UPDATE 28th February: We have now heard that the Mayor of Torquay has issued the following statement:
“At the Council meeting held on 8th February 2018 as part of my response to consultation of my Budget Proposals I proposed to maintain the level of grant to Torquay and Brixham Museums in 2018/2019 and 2019/2020. I am happy to report the motion was carried so the funding will remain in place until April 2020”
See below for the information about the threat to cut funding which has now been averted:
Rescue has been made aware of the following message, circulating over the weekend from PalNet, regarding the future of Torquay Museum. Reproduced with permission of the author, and with instructions to share widely, and comment as outlined – but see also the UPDATE at the end :
The following news about a threat to Torquay Museum which holds one of key collections of Pleistocene material. It would be great to ensure the borough council knows the importance of the collections and the staff who curate them. This is what we currently know at the moment…
Torquay Museum, established by the Torquay Natural History Society in 1846, is the Accredited Museum for archaeological finds from the Torbay area of Devon. It has a range of important holdings, but from the archaeological point of view the most important are all the finds and archives from the early excavations in the 19th century at Kent’s Cavern, one of the most important palaeolithic sites in Britain – and indeed northern Europe – from the work of McEnery, Buckland, Pengelly and others, as well as material from more recent work.
Kent’s Cavern was of great importance in early debates about the antiquity of human occupation of the landscape. The collections continue to be made available to contribute to modern scholarship: for example the recent work of Mark White and Paul Pettitt, and through the recent radiocarbon dating by the Oxford Radiocarbon lab of a human jawbone from the 1927 excavations to provide the earliest date (c 44,200-41,500 BP) for a modern human in northern Europe.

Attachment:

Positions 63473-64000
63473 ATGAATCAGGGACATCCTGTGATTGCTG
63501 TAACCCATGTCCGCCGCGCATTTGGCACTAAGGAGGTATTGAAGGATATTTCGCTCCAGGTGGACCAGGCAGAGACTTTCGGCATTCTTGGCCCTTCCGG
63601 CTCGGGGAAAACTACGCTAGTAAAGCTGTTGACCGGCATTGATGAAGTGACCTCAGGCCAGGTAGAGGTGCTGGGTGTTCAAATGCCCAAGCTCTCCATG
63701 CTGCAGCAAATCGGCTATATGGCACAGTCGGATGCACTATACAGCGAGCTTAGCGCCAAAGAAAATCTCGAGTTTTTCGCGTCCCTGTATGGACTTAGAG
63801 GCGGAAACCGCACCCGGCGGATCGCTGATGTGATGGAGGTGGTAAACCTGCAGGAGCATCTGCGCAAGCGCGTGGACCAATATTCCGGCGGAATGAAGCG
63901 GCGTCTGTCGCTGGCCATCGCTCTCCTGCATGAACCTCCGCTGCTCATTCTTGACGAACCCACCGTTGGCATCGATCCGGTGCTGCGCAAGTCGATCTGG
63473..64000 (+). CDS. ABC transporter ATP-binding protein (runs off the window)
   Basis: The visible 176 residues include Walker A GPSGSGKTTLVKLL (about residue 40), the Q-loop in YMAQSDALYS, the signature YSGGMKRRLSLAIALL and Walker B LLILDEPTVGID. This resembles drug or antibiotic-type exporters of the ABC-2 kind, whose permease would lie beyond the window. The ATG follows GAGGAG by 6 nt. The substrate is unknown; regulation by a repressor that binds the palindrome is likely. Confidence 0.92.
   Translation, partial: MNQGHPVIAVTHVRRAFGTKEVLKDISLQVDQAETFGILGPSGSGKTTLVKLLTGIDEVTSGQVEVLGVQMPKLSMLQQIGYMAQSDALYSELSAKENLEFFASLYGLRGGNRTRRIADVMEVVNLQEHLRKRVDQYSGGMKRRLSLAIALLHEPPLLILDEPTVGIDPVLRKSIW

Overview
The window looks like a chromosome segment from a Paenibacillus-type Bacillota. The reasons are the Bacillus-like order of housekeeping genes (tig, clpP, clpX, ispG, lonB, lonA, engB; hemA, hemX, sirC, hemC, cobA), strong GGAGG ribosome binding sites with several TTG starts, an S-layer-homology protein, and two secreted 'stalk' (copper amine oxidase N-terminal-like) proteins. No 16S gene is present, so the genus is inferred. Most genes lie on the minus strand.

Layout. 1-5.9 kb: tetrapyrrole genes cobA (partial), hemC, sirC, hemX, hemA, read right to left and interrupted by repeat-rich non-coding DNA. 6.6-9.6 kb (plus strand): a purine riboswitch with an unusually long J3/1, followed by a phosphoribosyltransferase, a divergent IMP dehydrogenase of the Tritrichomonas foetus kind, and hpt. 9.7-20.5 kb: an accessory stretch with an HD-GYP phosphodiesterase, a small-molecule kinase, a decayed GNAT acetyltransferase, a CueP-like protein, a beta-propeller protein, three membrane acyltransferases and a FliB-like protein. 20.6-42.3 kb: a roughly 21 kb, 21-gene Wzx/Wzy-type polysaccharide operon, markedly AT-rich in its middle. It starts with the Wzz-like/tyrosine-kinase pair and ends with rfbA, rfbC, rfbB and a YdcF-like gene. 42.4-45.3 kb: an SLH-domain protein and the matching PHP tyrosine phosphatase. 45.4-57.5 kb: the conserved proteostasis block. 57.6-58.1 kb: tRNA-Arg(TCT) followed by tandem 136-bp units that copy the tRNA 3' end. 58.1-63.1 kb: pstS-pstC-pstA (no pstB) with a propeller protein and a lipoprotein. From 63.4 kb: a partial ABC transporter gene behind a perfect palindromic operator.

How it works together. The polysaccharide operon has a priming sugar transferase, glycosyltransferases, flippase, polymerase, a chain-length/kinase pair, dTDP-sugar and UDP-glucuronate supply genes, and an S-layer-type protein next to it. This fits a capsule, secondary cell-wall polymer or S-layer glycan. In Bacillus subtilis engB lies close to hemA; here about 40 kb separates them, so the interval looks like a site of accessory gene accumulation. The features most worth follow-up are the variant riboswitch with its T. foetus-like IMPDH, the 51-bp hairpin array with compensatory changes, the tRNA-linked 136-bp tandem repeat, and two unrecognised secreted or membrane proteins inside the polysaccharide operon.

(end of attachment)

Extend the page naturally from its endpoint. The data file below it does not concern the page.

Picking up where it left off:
Torquay Museum is now run by Torquay Museum Society, and supported by a grant from Torbay Council. However, in the face of reduction in government finding, the Council (a Unitary authority) now proposes to reduce the Museum’s grant from the current £76,000 p.a. to £37,000 next year and nothing at all thereafter. This represents an existential threat to the Museum and its internationally important collections, although it seems unclear whether the Borough Council currently appreciates the huge importance of the collections.
The formal consultation on the Council’s proposed budget has now closed, but we are advised that comments may still be received by the Mayor prior to the Council’s decision in early February. It is therefore important that the implications of the proposed cut in funding (which represents a truly minute proportion of the total budget ( www.torbay.gov.uk/council/finance/budget/budget-201819/ ) be expressed to them as vigorously and as soon as possible.
UPDATE from PALNETUK@JISCMAIL.AC.UK (Dr Matthew Pope) on Monday 29 Jan:
We’ve just heard that the Torquay’s mayor is now going to recommend the extension of funding to Torquay Museum for a further two years.
This is excellent news but it now needs to be voted on by the council members to put this extension into effect. So if you haven’t yet written in support of the Museum we hold a full list of council members for you to email – contact firstname.lastname@example.org to get a copy of this list.
We’re seeing a large groundswell of support for Torquay Museum building right now.
Curating one of our core Pleistocene collections and sitting within a UNESCO Geopark largely designated on the basis of its Pleistocene heritage, it’s important we continue to give as much support as possible between now and that all important vote.